I played the Oregon Trail II in Computer class in grade school. I still remember that I always chose to play as a doctor, they had the 2nd most starting money and their settlers were less likely to get sick.

Parents in the ‘20s and 30’s probably thought their kids were spoiled for having electricity. Haha.


19 posted on 05/26/2014 10:35:30 PM PDT by Impy (RED=COMMUNIST, NOT REPUBLICAN)
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To: Dalberg-Acton

WOW. I graduated up to an old IBM XT clone after the Atari. I gutted it, and installed a x386 board, different power supply, 4 1MB, 20 pin SIMMS, and a 20 MB, 5.25” hard drive and controller card, serial card for the mouse, 16 bit color video card, and a 9600 baud USR external modem. Wedged it all in there with pieces of Styrofoam. Wires were hanging out of places where there shouldn’t have been, I’ll tell you that. Jammed a 3.5” floppy into where the old 5.25” was, got an IT friend at work to give me a set of DOS 5 and Windows 3.1 floppies, and with a couple of days of tinkering, I was the terror of every BBS in my area code. LOL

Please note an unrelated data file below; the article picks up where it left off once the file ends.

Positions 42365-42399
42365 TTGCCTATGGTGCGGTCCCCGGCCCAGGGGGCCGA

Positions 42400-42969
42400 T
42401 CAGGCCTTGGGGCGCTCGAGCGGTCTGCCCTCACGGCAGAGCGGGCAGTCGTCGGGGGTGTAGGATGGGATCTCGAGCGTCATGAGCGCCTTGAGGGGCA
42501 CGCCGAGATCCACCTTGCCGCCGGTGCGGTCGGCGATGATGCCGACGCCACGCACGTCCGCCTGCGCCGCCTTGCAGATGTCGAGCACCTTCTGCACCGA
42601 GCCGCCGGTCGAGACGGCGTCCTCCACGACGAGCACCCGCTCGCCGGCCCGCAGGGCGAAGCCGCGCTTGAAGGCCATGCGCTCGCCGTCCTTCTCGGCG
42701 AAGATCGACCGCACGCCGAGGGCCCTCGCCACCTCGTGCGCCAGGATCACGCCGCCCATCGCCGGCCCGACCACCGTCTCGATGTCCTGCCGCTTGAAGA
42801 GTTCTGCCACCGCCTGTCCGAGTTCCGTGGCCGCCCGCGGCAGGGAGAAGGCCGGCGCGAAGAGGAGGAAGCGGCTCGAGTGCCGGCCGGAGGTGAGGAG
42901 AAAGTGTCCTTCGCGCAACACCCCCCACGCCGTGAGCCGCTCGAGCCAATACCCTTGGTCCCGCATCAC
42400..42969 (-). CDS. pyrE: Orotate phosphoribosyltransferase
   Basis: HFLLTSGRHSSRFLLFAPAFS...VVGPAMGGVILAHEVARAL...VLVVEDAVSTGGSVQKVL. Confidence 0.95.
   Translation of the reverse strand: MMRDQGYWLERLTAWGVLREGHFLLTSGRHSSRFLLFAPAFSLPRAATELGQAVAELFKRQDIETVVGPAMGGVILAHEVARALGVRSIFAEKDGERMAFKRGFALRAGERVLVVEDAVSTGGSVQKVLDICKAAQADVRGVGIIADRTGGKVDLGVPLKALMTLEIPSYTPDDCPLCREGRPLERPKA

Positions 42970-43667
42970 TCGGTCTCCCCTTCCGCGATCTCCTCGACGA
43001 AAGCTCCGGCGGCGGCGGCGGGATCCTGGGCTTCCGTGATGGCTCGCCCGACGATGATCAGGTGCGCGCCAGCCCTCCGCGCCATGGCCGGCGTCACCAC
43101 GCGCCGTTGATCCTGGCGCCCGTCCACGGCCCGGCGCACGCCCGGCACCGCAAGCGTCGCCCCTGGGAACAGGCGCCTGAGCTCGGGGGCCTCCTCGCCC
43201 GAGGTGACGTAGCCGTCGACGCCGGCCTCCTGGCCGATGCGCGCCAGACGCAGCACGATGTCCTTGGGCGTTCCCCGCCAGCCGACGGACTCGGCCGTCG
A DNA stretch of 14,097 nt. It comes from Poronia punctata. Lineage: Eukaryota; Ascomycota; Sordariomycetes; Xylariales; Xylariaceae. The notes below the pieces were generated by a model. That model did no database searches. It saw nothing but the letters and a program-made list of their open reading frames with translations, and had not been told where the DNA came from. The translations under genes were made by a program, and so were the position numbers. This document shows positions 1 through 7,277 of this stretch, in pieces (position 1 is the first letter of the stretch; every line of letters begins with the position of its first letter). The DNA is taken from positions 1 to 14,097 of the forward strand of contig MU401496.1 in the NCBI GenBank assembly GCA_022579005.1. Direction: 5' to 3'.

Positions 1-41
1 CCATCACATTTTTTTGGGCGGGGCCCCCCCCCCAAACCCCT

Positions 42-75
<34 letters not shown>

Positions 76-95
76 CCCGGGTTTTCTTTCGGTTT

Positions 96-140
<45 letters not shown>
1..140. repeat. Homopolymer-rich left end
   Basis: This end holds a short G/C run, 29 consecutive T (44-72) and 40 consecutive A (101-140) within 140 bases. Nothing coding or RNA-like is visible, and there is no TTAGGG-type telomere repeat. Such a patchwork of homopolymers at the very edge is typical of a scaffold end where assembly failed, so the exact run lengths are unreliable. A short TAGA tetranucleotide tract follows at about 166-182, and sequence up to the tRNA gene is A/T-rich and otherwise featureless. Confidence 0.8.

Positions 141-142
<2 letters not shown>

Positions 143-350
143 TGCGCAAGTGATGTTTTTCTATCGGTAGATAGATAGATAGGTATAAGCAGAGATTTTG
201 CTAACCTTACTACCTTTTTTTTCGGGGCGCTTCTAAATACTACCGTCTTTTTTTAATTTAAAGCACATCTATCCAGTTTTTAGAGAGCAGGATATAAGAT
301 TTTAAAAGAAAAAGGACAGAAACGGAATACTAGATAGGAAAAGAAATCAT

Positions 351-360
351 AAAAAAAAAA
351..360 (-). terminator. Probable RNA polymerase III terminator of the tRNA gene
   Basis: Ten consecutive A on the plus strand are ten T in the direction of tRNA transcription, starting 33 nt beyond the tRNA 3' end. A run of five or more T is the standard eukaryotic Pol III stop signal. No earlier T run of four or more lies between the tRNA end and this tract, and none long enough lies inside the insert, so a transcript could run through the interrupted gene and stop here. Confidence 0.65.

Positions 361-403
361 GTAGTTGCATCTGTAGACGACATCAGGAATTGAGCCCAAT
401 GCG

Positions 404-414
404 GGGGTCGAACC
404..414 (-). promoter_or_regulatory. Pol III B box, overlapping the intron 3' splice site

20 posted on 05/26/2014 10:41:34 PM PDT by Viking2002 (Liberals - destroyers of both men and civilizations. The Fourth Turning Cometh.)
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To: Viking2002

Sounds like you learned a lot and had a lot of fun doing it. I love tinkering too.


21 posted on 05/26/2014 10:46:30 PM PDT by Dalberg-Acton
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To: fieldmarshaldj; BillyBoy

Also played was a later version of the original. I remember those graphics.


22 posted on 05/26/2014 10:49:17 PM PDT by Impy (RED=COMMUNIST, NOT REPUBLICAN)
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To: Dalberg-Acton